Pupils go behind the scenes at chocolate factory

Students from John Spence Community High School and Marden High School at Nestle's chocolate factory.
Students from John Spence Community High School and Marden High School at Nestle's chocolate factory.

Students were given an insight into the world of chocolate production at one of the world’s biggest confectionary manufacturers.

Pupils from John Spence Community High School and Marden High School were given a tour of the Nestlé site in Fawdon, Newcastle.

The visit was arranged by TyneMet College to provide a strategic and varied insight into STEM (Science, Technology, Engineering and Maths) specific careers.

Nestlé produces more than 2,000 brands worldwide including some of the UK’s best loved names – KitKat, Aero and Fruit Pastilles.

Nicola Lowes, applications group manager at Nestlé, said: “It is vital we encourage young people to consider careers in a science-related capacity.

“We want to highlight that science can be applied in many ways, for example, chemistry underpins the work we do here at Nestlé.

“From understanding the science behind the complex properties of chocolate we can work with the chocolate to create the delicious treats you see on the shelves in the shops, it all starts here in our research kitchens.”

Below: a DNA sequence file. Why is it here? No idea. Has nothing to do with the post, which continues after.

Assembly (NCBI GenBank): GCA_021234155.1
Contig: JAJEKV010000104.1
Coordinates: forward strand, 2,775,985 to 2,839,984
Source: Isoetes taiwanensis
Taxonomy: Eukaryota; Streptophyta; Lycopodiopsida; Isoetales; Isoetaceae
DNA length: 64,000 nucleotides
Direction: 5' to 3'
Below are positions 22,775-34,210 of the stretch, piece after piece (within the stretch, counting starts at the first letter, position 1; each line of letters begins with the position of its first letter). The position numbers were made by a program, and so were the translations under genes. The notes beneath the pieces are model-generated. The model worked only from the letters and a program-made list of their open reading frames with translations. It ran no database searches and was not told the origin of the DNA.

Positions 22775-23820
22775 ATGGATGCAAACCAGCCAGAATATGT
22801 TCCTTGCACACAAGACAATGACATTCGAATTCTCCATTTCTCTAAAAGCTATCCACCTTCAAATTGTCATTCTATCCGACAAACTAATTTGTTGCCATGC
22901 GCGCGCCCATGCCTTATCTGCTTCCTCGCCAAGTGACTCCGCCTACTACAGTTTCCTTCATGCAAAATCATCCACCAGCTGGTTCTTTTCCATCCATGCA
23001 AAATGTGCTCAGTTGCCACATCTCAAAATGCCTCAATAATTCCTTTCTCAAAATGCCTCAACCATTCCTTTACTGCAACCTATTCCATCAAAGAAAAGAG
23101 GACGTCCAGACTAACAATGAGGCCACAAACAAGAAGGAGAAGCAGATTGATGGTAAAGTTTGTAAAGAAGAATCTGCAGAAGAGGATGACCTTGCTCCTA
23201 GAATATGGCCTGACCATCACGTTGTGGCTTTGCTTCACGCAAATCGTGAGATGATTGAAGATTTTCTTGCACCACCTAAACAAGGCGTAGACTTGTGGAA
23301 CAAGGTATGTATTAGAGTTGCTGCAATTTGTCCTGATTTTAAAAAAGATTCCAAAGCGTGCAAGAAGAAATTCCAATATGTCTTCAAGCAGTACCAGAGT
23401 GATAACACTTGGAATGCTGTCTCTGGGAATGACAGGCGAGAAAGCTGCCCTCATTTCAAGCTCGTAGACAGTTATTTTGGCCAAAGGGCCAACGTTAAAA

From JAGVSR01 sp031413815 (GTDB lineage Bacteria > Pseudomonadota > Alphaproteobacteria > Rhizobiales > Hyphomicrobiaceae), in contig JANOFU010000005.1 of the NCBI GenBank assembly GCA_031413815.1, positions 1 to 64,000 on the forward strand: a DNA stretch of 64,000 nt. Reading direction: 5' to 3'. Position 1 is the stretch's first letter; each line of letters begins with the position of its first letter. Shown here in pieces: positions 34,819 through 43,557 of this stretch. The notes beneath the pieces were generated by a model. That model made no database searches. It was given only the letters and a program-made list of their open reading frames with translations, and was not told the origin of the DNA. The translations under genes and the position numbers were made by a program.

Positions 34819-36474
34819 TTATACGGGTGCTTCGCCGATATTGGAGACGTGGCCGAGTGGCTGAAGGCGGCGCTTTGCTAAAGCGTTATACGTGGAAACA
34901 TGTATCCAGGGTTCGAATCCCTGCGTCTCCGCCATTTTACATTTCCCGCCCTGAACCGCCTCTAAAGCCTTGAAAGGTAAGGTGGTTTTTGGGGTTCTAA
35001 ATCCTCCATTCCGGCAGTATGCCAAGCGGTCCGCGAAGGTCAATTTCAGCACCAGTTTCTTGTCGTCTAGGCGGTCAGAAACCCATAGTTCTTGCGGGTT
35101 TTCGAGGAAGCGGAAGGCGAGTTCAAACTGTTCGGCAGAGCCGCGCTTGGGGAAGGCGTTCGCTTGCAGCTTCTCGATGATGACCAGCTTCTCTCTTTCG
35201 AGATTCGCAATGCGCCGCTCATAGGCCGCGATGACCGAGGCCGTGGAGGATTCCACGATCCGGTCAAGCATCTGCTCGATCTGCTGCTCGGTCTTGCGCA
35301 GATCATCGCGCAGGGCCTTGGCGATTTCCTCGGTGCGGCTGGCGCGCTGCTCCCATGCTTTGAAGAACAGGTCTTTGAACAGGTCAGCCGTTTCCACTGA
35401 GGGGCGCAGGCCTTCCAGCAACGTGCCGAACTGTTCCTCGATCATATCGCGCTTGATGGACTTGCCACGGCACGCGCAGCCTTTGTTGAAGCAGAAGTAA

Nicola, who attended Marden High School and went on to study maths, chemistry and physics at Tynemouth College (now part of Tyne Metropolitan College) before completing a chemistry degree at Newcastle University, added: “I want to share my experiences and the career choices that I have been able to pursue through science.

“Here at Nestlé, we are committed to developing the community and it’s certainly a passion of mine. It’s been lovely to share the work I do with my old school and John Spence pupils.”

John Spence Community High School pupil, Bethany Richardson, said: “I’ve been thinking about a career in chemistry, but wasn’t sure until now – today has been really interesting and I’ve loved every minute.

“The trip to has really opened my eyes. Science can really take you anywhere and a science career in chocolate making sounds amazing.”